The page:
Yellow Corn

Yellow Corn is widely cultivated throughout the world, and a greater weight of Yellow Corn is produced each year than any other grain. The United States produces  40% of the world's harvest; other top producing countries include China, Brazil, Mexico, Indonesia, India, France and Argentina. Worldwide production was 817 million tonnes in 2010 more than rice (678 million tonnes) or wheat (682 million tonnes).

In 2010, over 159 million hectares (390 million acres) of Yellow Corn were planted worldwide, with a yield of over 5 tonnes/hectare (80 bu/acre). Production can be significantly higher in certain regions of the world; 2009 forecasts for production in Iowa were 11614 kg/ha (185 bu/acre). There is conflicting evidence to support the hypothesis that Yellow Corn yield potential has increased over the past few decades. This suggests that changes in yield potential are associated with leaf angle, lodging resistance, tolerance of high plant density, disease/pest tolerance, and other agronomic traits rather than increase of yield potential per individual plant.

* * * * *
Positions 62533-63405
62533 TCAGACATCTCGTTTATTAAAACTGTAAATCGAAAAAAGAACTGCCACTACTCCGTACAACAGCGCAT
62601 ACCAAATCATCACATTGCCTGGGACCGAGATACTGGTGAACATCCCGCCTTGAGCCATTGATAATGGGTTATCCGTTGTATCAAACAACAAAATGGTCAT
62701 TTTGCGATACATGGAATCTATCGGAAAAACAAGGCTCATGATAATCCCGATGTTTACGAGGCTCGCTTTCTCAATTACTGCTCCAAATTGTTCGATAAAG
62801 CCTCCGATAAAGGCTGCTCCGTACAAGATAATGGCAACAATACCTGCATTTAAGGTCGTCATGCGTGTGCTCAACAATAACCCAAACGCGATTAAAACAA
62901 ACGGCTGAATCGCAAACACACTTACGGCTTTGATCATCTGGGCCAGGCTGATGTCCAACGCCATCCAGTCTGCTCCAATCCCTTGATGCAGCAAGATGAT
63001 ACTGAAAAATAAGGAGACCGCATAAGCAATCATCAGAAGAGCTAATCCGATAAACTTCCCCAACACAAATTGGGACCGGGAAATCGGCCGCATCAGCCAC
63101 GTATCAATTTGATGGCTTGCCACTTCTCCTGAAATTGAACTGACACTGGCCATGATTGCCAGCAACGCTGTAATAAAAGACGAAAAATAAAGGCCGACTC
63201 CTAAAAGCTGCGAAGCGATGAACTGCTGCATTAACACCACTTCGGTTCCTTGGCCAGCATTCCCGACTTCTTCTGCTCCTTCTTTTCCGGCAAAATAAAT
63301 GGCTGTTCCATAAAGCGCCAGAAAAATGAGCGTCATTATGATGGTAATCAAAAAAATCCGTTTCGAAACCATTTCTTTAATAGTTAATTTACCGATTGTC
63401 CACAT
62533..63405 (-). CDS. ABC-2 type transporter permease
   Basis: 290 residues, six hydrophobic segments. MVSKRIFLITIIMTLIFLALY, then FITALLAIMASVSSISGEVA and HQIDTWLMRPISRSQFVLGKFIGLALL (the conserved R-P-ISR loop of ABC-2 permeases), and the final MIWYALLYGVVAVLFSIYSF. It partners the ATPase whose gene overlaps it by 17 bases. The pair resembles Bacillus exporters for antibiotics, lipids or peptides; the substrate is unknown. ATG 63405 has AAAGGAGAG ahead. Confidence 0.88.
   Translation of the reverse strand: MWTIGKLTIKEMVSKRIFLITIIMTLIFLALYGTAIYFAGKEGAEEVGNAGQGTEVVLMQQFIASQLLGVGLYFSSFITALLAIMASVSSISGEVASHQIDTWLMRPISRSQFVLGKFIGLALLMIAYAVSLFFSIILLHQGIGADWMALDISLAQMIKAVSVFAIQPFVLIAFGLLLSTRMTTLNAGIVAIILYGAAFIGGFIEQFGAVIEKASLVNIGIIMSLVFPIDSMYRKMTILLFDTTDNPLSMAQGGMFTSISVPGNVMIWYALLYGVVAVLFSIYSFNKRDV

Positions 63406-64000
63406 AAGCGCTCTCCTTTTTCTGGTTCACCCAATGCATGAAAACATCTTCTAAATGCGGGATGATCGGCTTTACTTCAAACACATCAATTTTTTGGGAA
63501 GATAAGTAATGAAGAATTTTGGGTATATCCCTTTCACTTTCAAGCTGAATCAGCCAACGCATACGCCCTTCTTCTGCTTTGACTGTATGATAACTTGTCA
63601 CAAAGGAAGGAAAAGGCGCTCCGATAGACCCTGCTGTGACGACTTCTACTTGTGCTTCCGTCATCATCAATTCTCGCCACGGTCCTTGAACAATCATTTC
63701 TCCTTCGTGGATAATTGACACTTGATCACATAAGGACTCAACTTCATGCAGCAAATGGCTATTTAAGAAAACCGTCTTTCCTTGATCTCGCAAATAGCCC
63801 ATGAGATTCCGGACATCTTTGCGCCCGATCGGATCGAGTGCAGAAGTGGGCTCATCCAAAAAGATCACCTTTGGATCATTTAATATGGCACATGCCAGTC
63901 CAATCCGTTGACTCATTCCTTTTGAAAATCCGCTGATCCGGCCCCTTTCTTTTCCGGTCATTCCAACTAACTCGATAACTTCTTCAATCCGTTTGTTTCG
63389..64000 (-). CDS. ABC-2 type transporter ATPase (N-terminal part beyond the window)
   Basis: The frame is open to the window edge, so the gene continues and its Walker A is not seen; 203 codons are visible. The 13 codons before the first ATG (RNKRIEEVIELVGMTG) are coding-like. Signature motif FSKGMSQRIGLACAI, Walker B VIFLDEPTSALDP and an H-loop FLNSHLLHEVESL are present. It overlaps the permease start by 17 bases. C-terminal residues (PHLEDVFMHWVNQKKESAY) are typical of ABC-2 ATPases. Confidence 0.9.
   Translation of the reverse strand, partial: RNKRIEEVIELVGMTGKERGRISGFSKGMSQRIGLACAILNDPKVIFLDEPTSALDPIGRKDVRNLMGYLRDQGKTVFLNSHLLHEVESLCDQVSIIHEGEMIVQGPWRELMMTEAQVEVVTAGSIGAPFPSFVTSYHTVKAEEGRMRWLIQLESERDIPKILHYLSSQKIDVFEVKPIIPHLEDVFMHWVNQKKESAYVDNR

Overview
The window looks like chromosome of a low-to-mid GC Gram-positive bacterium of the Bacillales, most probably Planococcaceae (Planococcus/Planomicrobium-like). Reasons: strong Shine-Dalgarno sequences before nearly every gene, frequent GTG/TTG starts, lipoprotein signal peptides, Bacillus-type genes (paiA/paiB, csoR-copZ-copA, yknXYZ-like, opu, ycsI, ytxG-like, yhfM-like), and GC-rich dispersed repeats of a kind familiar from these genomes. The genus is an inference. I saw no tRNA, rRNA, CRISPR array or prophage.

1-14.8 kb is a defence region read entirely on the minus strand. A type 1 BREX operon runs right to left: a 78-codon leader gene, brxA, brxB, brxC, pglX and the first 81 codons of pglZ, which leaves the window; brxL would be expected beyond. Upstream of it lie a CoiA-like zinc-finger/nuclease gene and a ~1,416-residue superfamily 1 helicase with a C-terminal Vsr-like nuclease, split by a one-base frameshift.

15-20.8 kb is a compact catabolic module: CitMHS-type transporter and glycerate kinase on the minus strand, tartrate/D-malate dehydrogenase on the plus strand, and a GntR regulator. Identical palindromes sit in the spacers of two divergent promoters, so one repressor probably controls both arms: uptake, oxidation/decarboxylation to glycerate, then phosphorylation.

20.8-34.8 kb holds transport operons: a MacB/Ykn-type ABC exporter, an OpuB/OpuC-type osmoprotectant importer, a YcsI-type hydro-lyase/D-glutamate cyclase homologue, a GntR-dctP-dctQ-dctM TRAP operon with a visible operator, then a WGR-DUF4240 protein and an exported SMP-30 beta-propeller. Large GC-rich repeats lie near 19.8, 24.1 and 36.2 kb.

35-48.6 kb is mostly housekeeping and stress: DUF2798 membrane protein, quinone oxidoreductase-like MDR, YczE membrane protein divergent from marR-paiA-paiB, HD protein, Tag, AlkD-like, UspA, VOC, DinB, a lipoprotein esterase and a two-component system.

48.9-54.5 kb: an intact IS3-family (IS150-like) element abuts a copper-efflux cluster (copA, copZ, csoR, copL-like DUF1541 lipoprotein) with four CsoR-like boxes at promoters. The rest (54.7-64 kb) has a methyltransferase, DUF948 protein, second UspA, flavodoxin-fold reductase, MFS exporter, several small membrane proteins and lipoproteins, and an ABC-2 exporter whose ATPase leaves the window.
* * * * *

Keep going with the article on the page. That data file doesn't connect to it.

"Feed Yellow Corn" is being used increasingly for heating; specialized corn stoves (similar to wood stoves) are available and use either feed Yellow Corn or wood pellets to generate heat. Yellow Corn cobs are also used as a biomass fuel source. Yellow Corn is relatively cheap and home-heating furnaces have been developed which use Yellow Corn kernels as a fuel. They feature a large hopper that feeds the uniformly sized Yellow Corn kernels (or wood pellets or cherry pits) into the fire.

Yellow Corn is increasingly used as a feedstock for the production of ethanol fuel. Ethanol is mixed with gasoline to decrease the amount of pollutants emitted when used to fuel motor vehicles. High fuel prices in mid 2010 led to higher demand for ethanol, which in turn lead to higher prices paid to farmers for Yellow Corn. This led to the 2010 harvest being one of the most profitable Yellow Corn crops in modern history for farmers. Because of the relationship between fuel and Yellow Corn, prices paid for the crop now tend to track the price of oil.